Let me now conclude my series of essays about why I have now come to believe that the US Invasion of Iraq was a mistake. The short answer is that the invasion could have produced enormous benefits, but the US government and its political system was simply not competent enough to do the job successfully. As I have discussed previously, the Bush Administration squandered a significant portion of the net benefits by not having enough troops or having a plan in place for the new government. And the Obama Administration did little to constrain Maliki while the US was in Iraq. Now…
Representative Luis Gutierrez (D-IL) spoke at yesterday’s Congressional Hispanic Caucus press conference about the impasse on Capitol Hill concerning the unaccompanied Central American minors now flooding across the Mexican border. He segued into Spanish at the end of his comments. “Gutierrez reportedly increased his rhetoric when he switched to Spanish,” according to Realclearpolitics, which linked to some back and forth between PBS’ Gwen Ifill and the Washington Post’s Ed O’Keefe over whether the Congressman got more intemperate after he switched languages. You be the judge. Here is the tail end of the three-minute Realclear clip. For context, I join him while he is…
In 1887, when Woodrow Wilson was still a mere academic, he wrote an essay that served as a clarion call for administrative power. Revealingly, one of his themes was that reformers faced greater difficulties in modern democracies than they had in the monarchies of the past:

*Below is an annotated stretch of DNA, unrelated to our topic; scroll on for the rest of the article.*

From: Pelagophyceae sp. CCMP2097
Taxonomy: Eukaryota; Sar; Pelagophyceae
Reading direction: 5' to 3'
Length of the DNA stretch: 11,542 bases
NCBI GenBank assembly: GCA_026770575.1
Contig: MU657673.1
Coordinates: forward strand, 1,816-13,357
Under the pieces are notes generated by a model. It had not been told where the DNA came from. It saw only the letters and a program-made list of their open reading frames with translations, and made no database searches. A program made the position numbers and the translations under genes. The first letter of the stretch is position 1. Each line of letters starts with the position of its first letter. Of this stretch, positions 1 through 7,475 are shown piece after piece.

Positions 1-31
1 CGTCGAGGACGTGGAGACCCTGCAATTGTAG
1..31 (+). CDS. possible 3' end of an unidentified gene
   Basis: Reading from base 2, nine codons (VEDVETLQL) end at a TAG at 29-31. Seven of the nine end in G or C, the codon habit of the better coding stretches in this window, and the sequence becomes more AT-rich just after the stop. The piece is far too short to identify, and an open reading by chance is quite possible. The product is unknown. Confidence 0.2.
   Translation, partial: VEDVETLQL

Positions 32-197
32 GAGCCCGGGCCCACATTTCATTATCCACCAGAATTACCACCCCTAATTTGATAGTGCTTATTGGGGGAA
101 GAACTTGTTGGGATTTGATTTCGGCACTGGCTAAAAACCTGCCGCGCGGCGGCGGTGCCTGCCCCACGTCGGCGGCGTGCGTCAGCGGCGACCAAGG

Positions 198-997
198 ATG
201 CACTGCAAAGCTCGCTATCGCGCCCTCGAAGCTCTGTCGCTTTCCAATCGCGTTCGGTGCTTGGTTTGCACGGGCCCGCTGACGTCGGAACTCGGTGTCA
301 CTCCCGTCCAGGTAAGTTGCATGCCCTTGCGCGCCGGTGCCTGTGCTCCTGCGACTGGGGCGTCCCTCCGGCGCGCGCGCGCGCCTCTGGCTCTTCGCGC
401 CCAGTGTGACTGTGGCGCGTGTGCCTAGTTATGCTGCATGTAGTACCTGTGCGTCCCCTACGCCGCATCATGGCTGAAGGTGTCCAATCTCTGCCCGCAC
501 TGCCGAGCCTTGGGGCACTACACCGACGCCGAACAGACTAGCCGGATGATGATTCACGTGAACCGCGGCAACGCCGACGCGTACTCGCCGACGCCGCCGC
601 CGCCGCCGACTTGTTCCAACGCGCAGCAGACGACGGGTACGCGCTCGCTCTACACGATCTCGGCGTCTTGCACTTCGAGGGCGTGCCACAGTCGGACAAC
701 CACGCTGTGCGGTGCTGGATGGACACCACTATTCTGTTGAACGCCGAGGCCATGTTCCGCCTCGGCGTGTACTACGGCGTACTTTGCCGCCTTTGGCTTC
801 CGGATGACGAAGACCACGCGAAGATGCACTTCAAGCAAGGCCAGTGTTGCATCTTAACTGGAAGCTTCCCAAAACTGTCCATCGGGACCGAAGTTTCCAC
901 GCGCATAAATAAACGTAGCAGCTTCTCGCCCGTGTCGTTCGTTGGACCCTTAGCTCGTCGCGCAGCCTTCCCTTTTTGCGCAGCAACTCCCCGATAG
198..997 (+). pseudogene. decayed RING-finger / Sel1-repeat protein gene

Once the advantage of the reformer was that the sovereign’s mind had a definite locality, that it was contained in one man’s head, and that consequently it could be gotten at. . . . Now, on the contrary, the reformer is bewildered by the fact the sovereign’s mind has no definite locality, but is contained in a voting majority of several million heads; and embarrassed by the fact that the mind of this sovereign is also under the influence of . . . preconceived opinions; i.e., prejudices which are not to be reasoned with because they are not the children of reason.
Exacerbating this problem was the diversity of the nation, which meant that the reformer needed to influence “the mind, not of Americans of the older stocks only, but also of Irishmen, of Germans, of negroes.”